The bill also requires an employee organization that has been certified as the bargaining agent for a unit whose dues-paying membership is less than 50 percent of the employees eligible for representation in that unit to petition the commission for recertification as the exclusive representative of all employees in the unit within one month after the date on which the organization applies for registration renewal. The petition must be accompanied by dated statements signed by at least 30 percent of the employees in the unit, indicating that such employees desire to be represented by the employee organization. If the commission determines the petition to be sufficient, it must order an election to determine whether the employee organization will be certified. The certification of an employee organization that does not comply with this recertification requirement is revoked. This requirement does not apply to an employee organization that represents, or seeks to represent, employees who are law enforcement officers, correctional officers, or firefighters.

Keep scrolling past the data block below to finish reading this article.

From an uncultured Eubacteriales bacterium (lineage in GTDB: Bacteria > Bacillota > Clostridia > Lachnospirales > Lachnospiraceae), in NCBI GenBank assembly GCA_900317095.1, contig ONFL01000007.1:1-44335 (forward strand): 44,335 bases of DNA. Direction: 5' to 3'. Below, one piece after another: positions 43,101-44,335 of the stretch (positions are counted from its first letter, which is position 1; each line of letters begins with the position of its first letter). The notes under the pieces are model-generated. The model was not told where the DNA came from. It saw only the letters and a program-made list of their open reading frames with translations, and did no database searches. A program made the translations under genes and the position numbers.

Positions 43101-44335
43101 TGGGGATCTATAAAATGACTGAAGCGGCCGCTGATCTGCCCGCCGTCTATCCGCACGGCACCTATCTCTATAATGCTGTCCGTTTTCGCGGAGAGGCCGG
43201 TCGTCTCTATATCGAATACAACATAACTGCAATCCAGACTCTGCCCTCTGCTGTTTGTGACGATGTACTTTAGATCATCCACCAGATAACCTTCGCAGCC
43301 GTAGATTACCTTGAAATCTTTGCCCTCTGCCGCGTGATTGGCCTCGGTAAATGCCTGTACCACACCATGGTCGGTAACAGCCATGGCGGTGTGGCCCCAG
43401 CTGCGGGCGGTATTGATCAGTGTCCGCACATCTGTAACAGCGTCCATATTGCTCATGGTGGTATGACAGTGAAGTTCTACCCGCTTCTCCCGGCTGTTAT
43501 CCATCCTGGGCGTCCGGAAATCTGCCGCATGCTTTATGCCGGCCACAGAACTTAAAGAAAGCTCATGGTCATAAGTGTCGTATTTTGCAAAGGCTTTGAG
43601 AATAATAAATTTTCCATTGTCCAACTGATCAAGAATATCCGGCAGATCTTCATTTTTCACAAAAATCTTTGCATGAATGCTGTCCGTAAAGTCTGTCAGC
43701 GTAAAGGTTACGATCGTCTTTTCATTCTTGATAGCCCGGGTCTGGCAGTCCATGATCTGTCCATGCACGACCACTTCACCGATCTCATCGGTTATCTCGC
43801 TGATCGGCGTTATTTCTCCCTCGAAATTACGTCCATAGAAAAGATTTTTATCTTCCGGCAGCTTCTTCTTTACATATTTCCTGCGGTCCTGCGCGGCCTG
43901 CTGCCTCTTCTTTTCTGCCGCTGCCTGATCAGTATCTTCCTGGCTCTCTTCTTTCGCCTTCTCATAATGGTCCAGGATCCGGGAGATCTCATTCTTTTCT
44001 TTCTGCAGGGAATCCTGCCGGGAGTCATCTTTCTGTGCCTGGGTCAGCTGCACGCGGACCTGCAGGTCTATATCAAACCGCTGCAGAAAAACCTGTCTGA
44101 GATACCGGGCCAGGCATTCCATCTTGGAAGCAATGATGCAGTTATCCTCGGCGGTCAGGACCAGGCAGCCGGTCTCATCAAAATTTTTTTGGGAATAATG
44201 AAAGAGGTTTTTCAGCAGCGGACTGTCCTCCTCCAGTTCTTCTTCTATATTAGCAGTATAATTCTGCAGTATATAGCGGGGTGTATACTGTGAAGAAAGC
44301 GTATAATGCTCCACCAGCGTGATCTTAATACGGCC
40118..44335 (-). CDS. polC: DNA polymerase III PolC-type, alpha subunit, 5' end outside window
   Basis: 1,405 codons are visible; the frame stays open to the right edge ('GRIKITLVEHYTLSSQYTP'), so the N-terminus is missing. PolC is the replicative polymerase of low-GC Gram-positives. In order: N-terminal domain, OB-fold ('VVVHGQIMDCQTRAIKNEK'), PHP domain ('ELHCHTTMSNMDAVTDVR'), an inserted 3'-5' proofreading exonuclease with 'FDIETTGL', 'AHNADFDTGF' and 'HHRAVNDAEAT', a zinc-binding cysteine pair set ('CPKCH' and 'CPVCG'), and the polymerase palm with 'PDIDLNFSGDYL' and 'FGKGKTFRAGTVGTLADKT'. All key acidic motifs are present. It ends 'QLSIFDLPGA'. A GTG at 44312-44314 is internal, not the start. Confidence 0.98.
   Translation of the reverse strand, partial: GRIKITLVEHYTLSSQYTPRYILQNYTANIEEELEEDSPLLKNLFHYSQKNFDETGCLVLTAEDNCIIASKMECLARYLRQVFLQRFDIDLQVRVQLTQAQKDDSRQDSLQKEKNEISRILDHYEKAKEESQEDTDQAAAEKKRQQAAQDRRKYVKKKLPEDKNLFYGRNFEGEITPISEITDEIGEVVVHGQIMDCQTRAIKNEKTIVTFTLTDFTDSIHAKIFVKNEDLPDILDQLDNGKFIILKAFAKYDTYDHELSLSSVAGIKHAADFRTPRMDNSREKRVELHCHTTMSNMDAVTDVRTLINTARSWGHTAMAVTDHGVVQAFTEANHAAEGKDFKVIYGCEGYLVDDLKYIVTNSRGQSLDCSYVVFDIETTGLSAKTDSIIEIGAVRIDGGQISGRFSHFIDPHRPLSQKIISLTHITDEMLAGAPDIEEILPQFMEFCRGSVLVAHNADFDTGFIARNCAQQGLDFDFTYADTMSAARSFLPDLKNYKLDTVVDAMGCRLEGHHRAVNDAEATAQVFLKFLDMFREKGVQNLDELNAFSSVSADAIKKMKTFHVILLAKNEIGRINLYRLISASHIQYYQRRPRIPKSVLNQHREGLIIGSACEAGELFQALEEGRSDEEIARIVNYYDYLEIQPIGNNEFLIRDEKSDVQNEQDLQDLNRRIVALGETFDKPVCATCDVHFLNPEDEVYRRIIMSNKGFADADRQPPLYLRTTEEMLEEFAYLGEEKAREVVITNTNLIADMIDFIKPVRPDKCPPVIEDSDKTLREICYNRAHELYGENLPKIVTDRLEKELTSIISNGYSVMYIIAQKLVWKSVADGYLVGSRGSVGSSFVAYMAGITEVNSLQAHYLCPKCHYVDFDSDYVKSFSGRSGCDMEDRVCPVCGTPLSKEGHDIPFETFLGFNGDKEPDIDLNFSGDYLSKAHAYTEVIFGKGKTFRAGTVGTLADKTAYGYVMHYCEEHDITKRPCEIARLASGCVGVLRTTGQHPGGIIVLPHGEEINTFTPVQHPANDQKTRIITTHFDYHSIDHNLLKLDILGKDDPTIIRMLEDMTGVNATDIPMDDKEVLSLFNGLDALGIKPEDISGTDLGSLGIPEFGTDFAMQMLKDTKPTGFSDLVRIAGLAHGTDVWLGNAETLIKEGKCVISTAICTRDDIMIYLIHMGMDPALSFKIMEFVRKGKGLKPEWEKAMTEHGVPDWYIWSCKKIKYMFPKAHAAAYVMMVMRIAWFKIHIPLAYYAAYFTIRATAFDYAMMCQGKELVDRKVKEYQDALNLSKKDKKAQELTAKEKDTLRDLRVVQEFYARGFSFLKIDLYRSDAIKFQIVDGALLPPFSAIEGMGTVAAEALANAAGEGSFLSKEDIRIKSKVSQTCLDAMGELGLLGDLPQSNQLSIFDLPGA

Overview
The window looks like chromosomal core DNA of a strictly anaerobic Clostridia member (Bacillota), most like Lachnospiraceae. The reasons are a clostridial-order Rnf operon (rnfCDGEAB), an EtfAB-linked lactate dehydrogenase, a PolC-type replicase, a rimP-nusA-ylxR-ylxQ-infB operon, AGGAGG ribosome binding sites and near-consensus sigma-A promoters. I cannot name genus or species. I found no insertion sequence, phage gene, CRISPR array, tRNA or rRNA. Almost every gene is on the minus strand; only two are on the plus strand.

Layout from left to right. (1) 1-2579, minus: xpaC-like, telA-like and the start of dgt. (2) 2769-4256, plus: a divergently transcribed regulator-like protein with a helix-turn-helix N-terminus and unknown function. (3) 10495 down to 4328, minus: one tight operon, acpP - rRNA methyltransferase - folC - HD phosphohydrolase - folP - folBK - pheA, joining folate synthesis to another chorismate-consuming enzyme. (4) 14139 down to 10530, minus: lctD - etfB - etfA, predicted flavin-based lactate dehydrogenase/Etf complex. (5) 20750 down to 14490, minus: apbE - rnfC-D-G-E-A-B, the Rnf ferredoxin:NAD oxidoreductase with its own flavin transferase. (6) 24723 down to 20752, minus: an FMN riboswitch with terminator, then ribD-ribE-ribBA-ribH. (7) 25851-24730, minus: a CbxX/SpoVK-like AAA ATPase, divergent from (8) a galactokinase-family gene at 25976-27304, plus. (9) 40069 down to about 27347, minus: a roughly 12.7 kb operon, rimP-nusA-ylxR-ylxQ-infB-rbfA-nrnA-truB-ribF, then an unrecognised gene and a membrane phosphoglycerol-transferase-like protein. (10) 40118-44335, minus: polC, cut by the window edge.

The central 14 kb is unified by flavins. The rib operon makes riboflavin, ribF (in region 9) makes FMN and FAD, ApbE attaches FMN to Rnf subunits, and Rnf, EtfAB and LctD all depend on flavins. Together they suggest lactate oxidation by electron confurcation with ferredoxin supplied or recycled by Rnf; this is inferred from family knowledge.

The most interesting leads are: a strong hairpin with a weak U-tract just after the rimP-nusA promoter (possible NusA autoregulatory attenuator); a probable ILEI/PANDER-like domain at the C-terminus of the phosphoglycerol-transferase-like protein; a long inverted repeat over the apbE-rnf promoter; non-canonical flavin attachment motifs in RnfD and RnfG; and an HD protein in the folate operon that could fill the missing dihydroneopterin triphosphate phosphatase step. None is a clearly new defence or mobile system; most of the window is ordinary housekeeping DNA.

Wednesday, January 24, 2018

Lots of districts have released School Recognition funds, why hasn't Duval?

The word on the street is some schools haven't turned in their plans for the money, you know at  schools where teachers make lots of money. The Union put out an email in December that said 23 schools haven't turned in their plans yet, then today the district told me 23 schools haven't turned in their plans. I get it we had a holiday break, but there has been no change?

Here is the thing, the district should light a fire under these principals who haven't turned in a plan yet. I can't imagine any teachers at those schools going, nah you keep it, just get it to me when ya can. But worse it shouldn't matter for the schools who have turned their plans in. I asked the Florida Bats Facebook page the status of the money in other districts and was told among other things that some schools in Sarasota have received it while others haven't. It is inexplicable to me that schools haven't turned in their plans but why not pay the teachers at the schools that have.